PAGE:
Cryopreservation numbers up, and problems are multiplying
But with with two sets of twins, and with Angel turning 45, the Tennessee couple felt that that was enough. It wasn’t a question of finding some method to control her fertility, as it might be with other couples who come to a point where they feel their "family is complete." It involved the matter of the Watts’ six other children, waiting in the wings. Most people would call them frozen embryos. They were the "leftover" ones, from the same in vitro procedure that produced the Watts’s twins.
The Watts’s story is emblematic of a national trend: decades after the first test tube babies, with an assisted fertility industry well established in the United States, the population of frozen embryos—whether stored away for possible future use or largely forgotten—is now estimated at about a million. That’s way up from 400,000 in 2002 and 612,000 in 2011, as the New York Times reported:
Since the first American “test tube” baby was born in 1981, in vitro fertilization, at a cost of $12,000 or more per cycle, has grown to account for more than 1.5 percent of all United States births.
Such embryos exist because during IVF procedures, couples and their doctors typically have a number of eggs fertilized, just in case the first tries at implanting the embryos do not lead to live births. Couples sometimes stop paying the storage fees for the extra embryos, leaving the problem in the hands of IVF clinics or cryopreservation facilities. Some have them thawed and disposed of, while others donate them for research. Some try to offer the nascent human lives to agencies that facilitate their adoption by other couples.
Others find creative ways to let them die, as the Times described:
Some people, saying they were troubled to be destroying a potential child, have created their own disposal ceremony — or, in a procedure known as compassionate transfer, have had a doctor place the embryos in the womb of the woman who made them, at a time of the month when she will not become pregnant.
The Wattses tried to adopt out the six unused embryos through an agency but were unsucessful. They ended up posting on Facebook about them, and they found a younger couple who were willing to take them.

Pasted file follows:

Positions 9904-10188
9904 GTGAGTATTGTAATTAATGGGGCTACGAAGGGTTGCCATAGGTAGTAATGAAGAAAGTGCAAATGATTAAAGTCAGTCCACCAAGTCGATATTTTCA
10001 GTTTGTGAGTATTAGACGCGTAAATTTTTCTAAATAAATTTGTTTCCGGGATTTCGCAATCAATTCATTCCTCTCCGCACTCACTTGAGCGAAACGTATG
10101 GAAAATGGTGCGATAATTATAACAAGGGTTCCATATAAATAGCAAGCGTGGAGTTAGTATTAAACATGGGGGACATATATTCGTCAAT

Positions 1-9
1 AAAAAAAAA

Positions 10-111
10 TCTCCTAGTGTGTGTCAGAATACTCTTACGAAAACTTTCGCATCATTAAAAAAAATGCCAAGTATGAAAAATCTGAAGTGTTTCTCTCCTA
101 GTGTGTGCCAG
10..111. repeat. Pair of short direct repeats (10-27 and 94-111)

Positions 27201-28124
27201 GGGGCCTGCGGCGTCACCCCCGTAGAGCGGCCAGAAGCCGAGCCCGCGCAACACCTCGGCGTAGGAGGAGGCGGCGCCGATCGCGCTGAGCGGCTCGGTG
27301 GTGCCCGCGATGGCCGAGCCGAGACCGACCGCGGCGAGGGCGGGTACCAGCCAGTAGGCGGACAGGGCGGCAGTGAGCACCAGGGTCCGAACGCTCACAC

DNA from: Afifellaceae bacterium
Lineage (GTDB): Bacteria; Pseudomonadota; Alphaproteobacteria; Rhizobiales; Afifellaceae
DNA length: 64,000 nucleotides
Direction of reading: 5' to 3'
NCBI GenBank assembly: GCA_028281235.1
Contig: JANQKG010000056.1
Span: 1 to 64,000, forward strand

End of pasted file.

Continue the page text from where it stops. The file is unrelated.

“We have 6 good quality frozen six-day-old embryos to donate to an amazing family who wants a large family,” the Facebook post read. “We prefer someone who has been married several years in a steady loving relationship and strong Christian background, and who does not already have kids, but wants a boat load.”
The variety of solutions cropping up, the lack of regulations, and the changing laws and mores on marriage and family may lead to even greater problems in the realm of assisted reproduction. Fears have already been expressed that embryo adoptions, anonymous sperm donation and the like could open the possibility that two biologically-related siblings, placed in different families, could eventually meet, fall in love and marry one another.
And will parents always be permitted to place their "spare" embryos with the types of families they consider best for children? The National Embryo Donation Center in Tennessee, which is endorsed by the Christian Medical Association, the Times article says, places embryos only with heterosexual couples married at least three years. But same-sex couples will no doubt find that discriminatory. Embryo Donation International, on the other hand, is a Florida company that works with singles and couples who are either homosexual or heterosexual. The agency requires no home study.
“We’re not here to save embryos; we’re here to build families,” said Dr. Craig Sweet, its medical director.
Though the Church has been clear in its teaching against reproductive technologies like IVF, there is still an open debate on the morality of "embryo rescue."
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